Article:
23 Availability Management sub-processes The following diagram shows sub-processes involved in Availability Management process: Service Continuity Management ITSCM ensures continuity of IT service in time of any disaster. It also evaluates the level of insurance we need to protect service assets and a manuscript to recover from a disaster. IT Service Continuity Manager is the process owner of this process. Objective The following diagram shows the several objectives of ITSCM: ITSCM Process ITSCM process comprises of four stages: Initiation, Requirements & strategy,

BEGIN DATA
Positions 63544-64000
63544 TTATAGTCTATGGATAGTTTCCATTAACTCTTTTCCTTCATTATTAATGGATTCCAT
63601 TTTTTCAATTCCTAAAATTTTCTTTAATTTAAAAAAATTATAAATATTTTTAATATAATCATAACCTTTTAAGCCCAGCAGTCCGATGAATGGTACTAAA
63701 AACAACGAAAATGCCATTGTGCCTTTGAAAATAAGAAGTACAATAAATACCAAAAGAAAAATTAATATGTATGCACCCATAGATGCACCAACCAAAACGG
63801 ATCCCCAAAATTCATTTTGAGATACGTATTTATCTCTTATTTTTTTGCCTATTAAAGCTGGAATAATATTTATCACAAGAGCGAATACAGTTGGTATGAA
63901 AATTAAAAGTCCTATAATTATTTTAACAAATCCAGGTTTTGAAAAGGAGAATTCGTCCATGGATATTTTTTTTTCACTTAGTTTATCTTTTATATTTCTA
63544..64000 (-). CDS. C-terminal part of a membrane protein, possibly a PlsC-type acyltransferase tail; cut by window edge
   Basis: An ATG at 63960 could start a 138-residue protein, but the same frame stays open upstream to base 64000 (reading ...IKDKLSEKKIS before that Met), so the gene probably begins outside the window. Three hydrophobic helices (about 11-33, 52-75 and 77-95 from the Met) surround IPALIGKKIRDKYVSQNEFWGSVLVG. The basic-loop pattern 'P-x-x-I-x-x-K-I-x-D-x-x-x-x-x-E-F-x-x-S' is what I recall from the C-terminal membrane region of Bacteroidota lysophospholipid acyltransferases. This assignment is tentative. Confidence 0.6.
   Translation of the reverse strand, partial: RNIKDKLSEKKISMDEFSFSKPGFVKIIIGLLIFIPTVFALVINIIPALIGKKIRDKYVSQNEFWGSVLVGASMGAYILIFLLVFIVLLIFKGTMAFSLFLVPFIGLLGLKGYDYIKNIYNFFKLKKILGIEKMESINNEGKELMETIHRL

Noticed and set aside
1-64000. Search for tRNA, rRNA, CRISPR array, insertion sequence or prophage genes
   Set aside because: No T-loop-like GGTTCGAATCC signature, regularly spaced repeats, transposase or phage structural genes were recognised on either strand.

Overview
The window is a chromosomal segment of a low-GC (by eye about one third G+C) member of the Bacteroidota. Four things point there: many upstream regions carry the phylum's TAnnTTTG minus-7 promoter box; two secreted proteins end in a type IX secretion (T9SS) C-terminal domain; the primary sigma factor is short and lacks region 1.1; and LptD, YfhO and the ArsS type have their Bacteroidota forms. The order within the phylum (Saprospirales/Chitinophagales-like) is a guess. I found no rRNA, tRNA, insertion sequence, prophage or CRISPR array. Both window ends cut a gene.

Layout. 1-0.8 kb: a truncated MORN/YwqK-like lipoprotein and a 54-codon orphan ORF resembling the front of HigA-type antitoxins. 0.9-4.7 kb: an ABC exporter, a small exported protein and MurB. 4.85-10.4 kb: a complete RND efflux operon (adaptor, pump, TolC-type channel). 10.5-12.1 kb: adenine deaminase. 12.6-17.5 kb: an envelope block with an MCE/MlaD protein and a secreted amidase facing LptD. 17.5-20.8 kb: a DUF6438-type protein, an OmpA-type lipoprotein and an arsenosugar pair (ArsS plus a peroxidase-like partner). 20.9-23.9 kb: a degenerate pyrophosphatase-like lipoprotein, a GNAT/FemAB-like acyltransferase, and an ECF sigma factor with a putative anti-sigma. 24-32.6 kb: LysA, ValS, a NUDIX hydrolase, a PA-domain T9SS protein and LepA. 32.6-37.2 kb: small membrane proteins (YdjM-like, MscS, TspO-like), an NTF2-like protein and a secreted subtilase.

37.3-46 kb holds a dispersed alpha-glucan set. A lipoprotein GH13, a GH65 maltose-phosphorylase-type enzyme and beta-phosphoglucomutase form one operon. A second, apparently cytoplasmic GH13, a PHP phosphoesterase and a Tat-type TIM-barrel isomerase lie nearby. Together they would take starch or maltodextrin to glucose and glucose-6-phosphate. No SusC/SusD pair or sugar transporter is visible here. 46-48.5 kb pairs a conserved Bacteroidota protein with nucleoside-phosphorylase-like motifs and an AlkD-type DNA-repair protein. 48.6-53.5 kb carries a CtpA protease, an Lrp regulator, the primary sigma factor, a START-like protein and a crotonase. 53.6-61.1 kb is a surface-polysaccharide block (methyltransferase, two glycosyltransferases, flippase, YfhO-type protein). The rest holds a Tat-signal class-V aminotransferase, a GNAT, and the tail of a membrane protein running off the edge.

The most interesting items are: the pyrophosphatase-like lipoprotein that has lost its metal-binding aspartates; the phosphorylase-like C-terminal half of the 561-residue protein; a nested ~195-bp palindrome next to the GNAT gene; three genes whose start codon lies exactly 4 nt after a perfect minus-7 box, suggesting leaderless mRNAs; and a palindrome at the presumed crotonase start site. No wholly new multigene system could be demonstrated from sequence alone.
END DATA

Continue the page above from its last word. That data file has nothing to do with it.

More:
24 Implementation, and Ongoing operation. Information Security Management Information Security Management ISM ensures confidentiality, authenticity, non-repudiation, integrity, and availability of organization data and IT services. It also ensures reasonable use of organization s information resources and appropriate management of information security risks. Information Security Manager is the process owner of this process. Information security is considered to be met when: Information is observed or disclosed on only authorized persons Information is complete, accurate and protected against unauthorized access integrity Information is available and usable when required, and the systems providing the information resist attack and recover from or prevent failures availability Business transaction as well information exchanges between enterprises, or with partners, can be trusted authenticityandnon repudiation ISM Security Policy It is required for ISM security policies cover all areas of security, be appropriate, meet the needs of business and should include the policies shown in the following diagram: